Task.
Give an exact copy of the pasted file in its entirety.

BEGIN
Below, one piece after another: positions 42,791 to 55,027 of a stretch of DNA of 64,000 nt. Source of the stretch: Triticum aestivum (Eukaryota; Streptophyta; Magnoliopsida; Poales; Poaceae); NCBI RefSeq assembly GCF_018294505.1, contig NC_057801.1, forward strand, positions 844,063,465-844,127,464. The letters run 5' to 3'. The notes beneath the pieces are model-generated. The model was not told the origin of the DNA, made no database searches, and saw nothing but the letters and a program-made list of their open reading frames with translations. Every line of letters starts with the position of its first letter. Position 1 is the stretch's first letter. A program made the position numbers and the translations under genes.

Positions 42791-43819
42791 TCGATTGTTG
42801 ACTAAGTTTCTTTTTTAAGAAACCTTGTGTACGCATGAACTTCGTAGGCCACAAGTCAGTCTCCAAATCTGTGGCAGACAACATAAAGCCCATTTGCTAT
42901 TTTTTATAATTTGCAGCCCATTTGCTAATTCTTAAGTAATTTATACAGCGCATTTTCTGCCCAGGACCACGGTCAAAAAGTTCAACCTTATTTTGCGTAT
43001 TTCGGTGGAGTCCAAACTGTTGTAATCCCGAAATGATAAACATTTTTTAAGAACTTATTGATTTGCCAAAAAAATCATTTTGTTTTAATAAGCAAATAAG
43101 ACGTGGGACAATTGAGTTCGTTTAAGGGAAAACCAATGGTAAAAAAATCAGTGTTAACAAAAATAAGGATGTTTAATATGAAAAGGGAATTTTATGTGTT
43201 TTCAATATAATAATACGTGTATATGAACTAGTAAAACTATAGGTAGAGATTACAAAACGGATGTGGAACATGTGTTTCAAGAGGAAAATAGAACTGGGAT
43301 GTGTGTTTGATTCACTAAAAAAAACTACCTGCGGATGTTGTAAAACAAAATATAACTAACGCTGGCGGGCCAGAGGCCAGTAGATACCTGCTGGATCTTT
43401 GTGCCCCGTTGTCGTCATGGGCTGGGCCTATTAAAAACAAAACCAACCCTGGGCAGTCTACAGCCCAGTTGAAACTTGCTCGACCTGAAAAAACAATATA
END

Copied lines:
Below, one piece after another: positions 42,791 to 55,027 of a stretch of DNA of 64,000 nt. Source of the stretch: Triticum aestivum (Eukaryota; Streptophyta; Magnoliopsida; Poales; Poaceae); NCBI RefSeq assembly GCF_018294505.1, contig NC_057801.1, forward strand, positions 844,063,465-844,127,464. The letters run 5' to 3'. The notes beneath the pieces are model-generated. The model was not told the origin of the DNA, made no database searches, and saw nothing but the letters and a program-made list of their open reading frames with translations. Every line of letters starts with the position of its first letter. Position 1 is the stretch's first letter. A program made the position numbers and the translations under genes.

Positions 42791-43819
42791 TCGATTGTTG
42801 ACTAAGTTTCTTTTTTAAGAAACCTTGTGTACGCATGAACTTCGTAGGCCACAAGTCAGTCTCCAAATCTGTGGCAGACAACATAAAGCCCATTTGCTAT
42901 TTTTTATAATTTGCAGCCCATTTGCTAATTCTTAAGTAATTTATACAGCGCATTTTCTGCCCAGGACCACGGTCAAAAAGTTCAACCTTATTTTGCGTAT
43001 TTCGGTGGAGTCCAAACTGTTGTAATCCCGAAATGATAAACATTTTTTAAGAACTTATTGATTTGCCAAAAAAATCATTTTGTTTTAATAAGCAAATAAG
43101 ACGTGGGACAATTGAGTTCGTTTAAGGGAAAACCAATGGTAAAAAAATCAGTGTTAACAAAAATAAGGATGTTTAATATGAAAAGGGAATTTTATGTGTT
43201 TTCAATATAATAATACGTGTATATGAACTAGTAAAACTATAGGTAGAGATTACAAAACGGATGTGGAACATGTGTTTCAAGAGGAAAATAGAACTGGGAT
43301 GTGTGTTTGATTCACTAAAAAAAACTACCTGCGGATGTTGTAAAACAAAATATAACTAACGCTGGCGGGCCAGAGGCCAGTAGATACCTGCTGGATCTTT
43401 GTGCCCCGTTGTCGTCATGGGCTGGGCCTATTAAAAACAAAACCAACCCTGGGCAGTCTACAGCCCAGTTGAAACTTGCTCGACCTGAAAAAACAATATA